In this country, we love our gadgets. We tend to embrace everything high-tech and don’t always ask whether it’s more effective or not. There are definitely areas in dentistry where technology makes a difference, such as in the care of TMJ, where advanced diagnostic equipment can help you get accurate, effective treatment.
Now modern toothbrushes are being made with fancy new technologies. These include positional sensors that can show the angle you’re holding the toothbrush and can even track how the toothbrush is moving around your teeth to tell whether you’ve missed a spot. Some of them even make it a game for kids to play. (To be fair, manual toothbrushes can also be really fancy.) But there’s little evidence to support the effectiveness of these new innovations and whether they actually approve your oral hygiene.
However, there are some situations where an electric toothbrush (not necessarily a fancy one) can make a big difference.
You Have Difficulty Brushing
Some people find brushing properly to be very difficult. The fine motor motions can be especially challenging for people with arthritis. And because arthritis makes it hard to grasp the small handle of a manual toothbrush, electric toothbrushes offer an easier grip because the handles are larger.
The population affected by arthritis can certainly benefit from good oral hygiene. Osteoarthritis tends to develop as we age, and our periodontal risk also increases as we age. Electric toothbrushes can help break this correlation. Gum disease can also increase the risk of rheumatoid arthritis because it can trigger an abnormal immune response that attacks your joints. Keeping gum disease under control might help reduce flare-ups.
You Don’t Brush Long Enough
An even more common problem that electric toothbrushes can help with is not brushing long enough. Most people brush for a minute or less. We understand that it’s hard to gauge how long you’ve been brushing. And standing in front of the mirror brushing for two or three minutes can seem like a really long time.
But electric toothbrushes solve this problem: they usually have built-in timers that can make sure you’re brushing for the proper length of time.
You Brush Too Hard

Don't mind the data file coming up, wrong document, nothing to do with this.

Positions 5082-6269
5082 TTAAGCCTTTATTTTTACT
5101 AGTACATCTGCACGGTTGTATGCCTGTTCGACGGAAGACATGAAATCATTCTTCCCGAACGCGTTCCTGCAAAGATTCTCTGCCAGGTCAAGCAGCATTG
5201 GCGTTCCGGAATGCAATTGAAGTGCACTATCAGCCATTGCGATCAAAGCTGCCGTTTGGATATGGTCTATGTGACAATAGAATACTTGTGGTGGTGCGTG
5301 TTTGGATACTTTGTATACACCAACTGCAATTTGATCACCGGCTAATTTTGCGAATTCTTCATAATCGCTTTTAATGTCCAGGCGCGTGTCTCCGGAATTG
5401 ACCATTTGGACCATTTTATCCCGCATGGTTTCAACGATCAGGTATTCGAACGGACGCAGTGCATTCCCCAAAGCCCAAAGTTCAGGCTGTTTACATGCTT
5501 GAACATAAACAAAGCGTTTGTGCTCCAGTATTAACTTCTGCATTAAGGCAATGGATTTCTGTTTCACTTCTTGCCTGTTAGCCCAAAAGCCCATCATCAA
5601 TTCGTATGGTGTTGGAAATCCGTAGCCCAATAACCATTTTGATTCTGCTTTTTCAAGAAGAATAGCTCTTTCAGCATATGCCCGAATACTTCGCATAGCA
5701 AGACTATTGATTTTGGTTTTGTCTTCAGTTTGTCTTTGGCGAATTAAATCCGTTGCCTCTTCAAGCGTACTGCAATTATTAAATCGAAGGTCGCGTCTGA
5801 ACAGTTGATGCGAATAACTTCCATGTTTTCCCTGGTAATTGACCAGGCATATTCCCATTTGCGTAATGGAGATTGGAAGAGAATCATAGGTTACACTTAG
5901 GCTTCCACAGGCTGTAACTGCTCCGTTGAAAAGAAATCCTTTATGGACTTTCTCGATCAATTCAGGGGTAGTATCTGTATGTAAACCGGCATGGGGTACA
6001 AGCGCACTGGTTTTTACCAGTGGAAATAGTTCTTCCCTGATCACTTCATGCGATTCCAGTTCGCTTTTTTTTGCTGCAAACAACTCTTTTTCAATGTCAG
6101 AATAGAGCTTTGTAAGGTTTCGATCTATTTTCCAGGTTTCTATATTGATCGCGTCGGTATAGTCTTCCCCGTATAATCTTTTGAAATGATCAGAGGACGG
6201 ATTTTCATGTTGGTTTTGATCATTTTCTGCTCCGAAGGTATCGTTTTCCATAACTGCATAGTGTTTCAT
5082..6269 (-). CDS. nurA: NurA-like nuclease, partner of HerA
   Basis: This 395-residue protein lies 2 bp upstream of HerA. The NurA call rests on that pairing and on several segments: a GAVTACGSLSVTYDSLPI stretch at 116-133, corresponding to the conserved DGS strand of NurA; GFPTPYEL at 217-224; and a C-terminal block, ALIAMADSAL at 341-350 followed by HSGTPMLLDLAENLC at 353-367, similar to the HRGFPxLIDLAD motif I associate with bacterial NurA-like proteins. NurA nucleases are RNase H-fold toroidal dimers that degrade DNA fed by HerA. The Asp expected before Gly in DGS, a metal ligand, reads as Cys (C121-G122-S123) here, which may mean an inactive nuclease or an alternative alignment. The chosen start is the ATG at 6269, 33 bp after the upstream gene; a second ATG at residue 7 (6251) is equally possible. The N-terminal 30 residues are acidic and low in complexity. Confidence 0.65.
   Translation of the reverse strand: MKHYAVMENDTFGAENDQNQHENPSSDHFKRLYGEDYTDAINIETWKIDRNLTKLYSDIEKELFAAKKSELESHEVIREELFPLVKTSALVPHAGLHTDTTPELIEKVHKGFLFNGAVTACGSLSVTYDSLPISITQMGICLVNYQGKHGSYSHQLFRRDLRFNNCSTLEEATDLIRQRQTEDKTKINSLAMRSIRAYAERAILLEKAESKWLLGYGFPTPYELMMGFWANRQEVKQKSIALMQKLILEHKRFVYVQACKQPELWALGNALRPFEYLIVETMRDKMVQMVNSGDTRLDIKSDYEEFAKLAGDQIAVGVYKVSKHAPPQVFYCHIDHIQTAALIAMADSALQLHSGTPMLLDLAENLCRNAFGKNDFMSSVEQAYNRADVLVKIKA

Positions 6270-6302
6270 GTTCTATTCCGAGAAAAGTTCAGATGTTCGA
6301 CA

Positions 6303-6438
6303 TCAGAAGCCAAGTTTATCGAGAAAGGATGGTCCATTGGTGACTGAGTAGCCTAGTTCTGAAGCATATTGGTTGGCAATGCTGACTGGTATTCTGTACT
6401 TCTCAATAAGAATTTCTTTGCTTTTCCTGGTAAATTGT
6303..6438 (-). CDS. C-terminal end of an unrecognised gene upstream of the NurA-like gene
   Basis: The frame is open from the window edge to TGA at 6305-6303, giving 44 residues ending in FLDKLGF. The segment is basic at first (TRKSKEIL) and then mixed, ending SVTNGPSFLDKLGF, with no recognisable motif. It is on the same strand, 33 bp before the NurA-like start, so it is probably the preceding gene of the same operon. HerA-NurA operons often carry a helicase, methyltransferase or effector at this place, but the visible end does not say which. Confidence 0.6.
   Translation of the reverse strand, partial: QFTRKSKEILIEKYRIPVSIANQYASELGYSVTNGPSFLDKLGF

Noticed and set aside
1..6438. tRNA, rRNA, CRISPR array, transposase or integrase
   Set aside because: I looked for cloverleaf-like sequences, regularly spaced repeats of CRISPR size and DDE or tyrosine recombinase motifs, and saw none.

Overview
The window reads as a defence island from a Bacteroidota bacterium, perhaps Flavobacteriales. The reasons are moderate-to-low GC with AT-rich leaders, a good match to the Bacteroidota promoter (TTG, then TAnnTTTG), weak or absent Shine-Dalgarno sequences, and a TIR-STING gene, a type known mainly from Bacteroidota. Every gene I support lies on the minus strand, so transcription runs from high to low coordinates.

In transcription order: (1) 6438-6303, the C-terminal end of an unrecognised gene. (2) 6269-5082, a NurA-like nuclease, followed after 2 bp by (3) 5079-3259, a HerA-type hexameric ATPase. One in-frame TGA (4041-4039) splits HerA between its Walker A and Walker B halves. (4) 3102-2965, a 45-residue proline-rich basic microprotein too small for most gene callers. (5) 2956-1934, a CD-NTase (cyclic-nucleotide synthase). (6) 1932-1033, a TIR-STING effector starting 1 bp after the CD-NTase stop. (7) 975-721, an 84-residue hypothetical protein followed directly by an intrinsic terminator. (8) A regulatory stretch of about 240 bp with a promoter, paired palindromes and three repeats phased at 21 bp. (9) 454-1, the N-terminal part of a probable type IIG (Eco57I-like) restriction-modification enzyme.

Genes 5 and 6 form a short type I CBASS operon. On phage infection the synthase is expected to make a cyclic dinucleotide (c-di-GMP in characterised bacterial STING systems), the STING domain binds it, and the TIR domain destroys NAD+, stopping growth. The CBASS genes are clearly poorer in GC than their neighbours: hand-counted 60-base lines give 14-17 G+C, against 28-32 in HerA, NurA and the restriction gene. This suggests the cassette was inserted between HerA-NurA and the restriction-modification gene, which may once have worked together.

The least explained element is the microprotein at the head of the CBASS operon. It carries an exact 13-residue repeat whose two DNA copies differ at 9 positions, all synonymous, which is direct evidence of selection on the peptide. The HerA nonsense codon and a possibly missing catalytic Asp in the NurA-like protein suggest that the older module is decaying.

You might think that brushing harder makes your cleaning more effective. That’s not really true. What brushing hard does is damage your gums and can contribute to receding gums. After gum disease, it’s the most common cause of receding gums.
Brushing too hard can be a problem whether you’re using a manual or electric toothbrush, but many electric toothbrushes offer a benefit: they have pressure sensors that tell you if you’re pressing too hard. This can help you learn the proper pressure so you’re cleaning your teeth, not damaging your gums.
Of course, you might just buy a fancy electric toothbrush because you like the thought of the fancy gadget. Or maybe you like the style of a particular toothbrush. There are certainly some toothbrushes with great design out there.
This is more than an idle affectation. It’s important that you brush your teeth regularly, and you’re more likely to brush your teeth if you like your toothbrush. If you are the kind of person who wants to have your life integrated via apps, it might be beneficial to have your toothbrush hooked up the same way your exercise routine is. That way, you make sure you’re always getting your 2 minutes twice a day in every day without exception.
Your toothbrush is a vital part of your oral hygiene routine, but a comprehensive oral health strategy includes a dentist who can be your partner in maintaining your health. If you are looking for a dental home in Harriman, NY please call for an appointment at Harriman Dental.